Three elements combine to create a tropical garden; tall stately palms, dramatic large leaves and bright colours. Such a look is perfect for poolside planting, around ponds and city ‘jungles’.
Beginning your tropical landscape with palm trees we recommend tall, feather-leaved palms to provide the canopy. Suitable species include King Palms (Archontophoenix alexandrae), Kentias (Howea forsteriana), Majesty Palms (Ravenea rivularis), Juçara Palms (Euterpe edulis) and the clustering Senegal Date Palm (Phoenix reclinata).
For a truly tropical looking alternative consider the fast growing Himalayan Fishtail Palm (Caryota maxima) or – if space permits – the Giant Fishtail Palm, Caryota gigas. Note that King Palms, Majesty Palms and Juçara Palms all look great planted in clumps of three or five.
Once the canopy palms are dealt with consider the medium sized palms that will sit at around eye-level. Most desirable is the Sugarcane Palm, Dypsis baronii, a relatively hardy alternative to the more tropical Golden Cane Palm. Visitors to the tropics will wonder at the range of lush, clustering palms. For the New Zealand the Chamaedorea genus is perfect for fulfilling this role. With both solitary and clustering species that tolerate chills no tropical garden is complete without a large number of different Chamaedorea palms. Best amongst these are the clustering Bamboo Palm, Chamaedorea microspadix and the brilliant Cascade Palm, Chamaedorea cataractarum.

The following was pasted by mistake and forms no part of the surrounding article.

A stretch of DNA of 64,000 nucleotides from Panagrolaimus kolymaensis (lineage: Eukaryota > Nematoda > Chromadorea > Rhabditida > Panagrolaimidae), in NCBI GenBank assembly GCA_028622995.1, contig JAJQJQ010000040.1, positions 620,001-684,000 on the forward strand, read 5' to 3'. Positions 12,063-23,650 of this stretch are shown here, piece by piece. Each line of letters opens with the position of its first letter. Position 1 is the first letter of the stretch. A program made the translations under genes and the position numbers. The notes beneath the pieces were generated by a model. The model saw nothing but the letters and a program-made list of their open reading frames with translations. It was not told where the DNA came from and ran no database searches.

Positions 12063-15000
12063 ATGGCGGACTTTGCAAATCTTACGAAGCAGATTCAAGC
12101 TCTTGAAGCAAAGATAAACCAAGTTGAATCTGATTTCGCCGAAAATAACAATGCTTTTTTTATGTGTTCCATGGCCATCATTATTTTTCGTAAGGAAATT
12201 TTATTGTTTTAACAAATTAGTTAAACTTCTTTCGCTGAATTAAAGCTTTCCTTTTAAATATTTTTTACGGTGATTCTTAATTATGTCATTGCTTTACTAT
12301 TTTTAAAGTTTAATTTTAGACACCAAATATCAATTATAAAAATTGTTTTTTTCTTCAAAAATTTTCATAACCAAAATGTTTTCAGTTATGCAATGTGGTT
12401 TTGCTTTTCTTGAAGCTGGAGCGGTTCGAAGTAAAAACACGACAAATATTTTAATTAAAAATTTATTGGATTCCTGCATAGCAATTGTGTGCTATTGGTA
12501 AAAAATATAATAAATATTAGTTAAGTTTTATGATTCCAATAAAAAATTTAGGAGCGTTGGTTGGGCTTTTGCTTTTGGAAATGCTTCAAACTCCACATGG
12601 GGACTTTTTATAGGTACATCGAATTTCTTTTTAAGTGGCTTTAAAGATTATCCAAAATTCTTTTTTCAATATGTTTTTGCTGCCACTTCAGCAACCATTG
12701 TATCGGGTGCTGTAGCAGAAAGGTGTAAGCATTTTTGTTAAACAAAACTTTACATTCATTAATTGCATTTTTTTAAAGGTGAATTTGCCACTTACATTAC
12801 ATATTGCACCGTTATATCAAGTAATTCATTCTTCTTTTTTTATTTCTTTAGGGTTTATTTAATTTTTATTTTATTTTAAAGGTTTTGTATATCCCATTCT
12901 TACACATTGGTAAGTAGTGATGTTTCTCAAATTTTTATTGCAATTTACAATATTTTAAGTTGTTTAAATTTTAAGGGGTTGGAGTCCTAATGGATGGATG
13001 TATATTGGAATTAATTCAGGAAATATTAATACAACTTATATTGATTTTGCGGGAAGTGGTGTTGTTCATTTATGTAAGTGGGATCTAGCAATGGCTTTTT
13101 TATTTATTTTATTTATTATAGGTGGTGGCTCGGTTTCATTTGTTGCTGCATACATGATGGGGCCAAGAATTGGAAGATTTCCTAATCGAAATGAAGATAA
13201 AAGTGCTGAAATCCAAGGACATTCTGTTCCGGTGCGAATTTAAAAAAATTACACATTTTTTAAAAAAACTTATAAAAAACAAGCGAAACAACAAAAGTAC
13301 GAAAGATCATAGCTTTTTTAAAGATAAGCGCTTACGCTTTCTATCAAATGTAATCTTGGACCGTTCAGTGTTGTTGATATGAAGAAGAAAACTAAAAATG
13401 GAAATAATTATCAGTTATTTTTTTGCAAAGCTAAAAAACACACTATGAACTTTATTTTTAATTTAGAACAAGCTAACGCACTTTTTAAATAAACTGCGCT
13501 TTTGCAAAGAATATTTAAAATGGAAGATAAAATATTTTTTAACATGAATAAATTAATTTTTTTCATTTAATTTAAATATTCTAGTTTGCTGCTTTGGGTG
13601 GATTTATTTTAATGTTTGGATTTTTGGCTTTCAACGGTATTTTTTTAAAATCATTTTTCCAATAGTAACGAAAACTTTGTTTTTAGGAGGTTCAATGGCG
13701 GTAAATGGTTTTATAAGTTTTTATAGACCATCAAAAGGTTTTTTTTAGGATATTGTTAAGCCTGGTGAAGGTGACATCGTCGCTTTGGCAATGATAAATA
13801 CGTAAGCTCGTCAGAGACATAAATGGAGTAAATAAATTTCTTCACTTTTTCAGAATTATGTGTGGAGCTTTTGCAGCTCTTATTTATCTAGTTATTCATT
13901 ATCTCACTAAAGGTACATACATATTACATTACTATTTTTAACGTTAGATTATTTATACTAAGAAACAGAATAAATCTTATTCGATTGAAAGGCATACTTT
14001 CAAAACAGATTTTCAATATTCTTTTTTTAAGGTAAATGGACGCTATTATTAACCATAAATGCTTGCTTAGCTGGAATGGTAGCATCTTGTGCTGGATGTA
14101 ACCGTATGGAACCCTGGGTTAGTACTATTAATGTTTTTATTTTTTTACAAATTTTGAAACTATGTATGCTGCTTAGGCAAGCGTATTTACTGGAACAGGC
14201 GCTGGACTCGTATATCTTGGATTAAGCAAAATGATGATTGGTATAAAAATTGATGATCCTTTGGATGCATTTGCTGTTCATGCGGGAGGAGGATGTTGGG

Consider also a range of mid-sized cycads perfect for tropical gardens including different species of Cycas as well as the rather large and impressive Lepidozamia peroffskyana.
There are a number of attractive tropical trees but perhaps the most exotic looking are the Brazilian Fern Tree, Schizolobium parahyba, and the Forest Fever Tree, Anthocleista grandiflora, with banana-like leaves to one metre.
For their flowers as much as their scent plant a range of different Brugmansia bushes. You may also like to consider Vireya Rhododendrons for their bright, tropical flowers. Hibiscus too should not be overlooked for their bright flowers
Turning to the large leafed subtropical and tropical plants so characteristic of tropical gardens, one should consider ornamental bananas such as Musa or Ensete in a sheltered spot. If kept out of the wind these plants can produce massive, undivided leaves to rival anything else in the garden.
On a smaller scale cannas and gingers will add tropical colour to your garden. Other large-leaved plants include the heart-shaped Colocasias and Alocasias some growing to quite gigantic proportions.
More subtle touches may be added by ferns (the Bird’s Nest fern, Asplenium nidus, is particularly tropical looking), fiery impatiens and colourful bromeliads.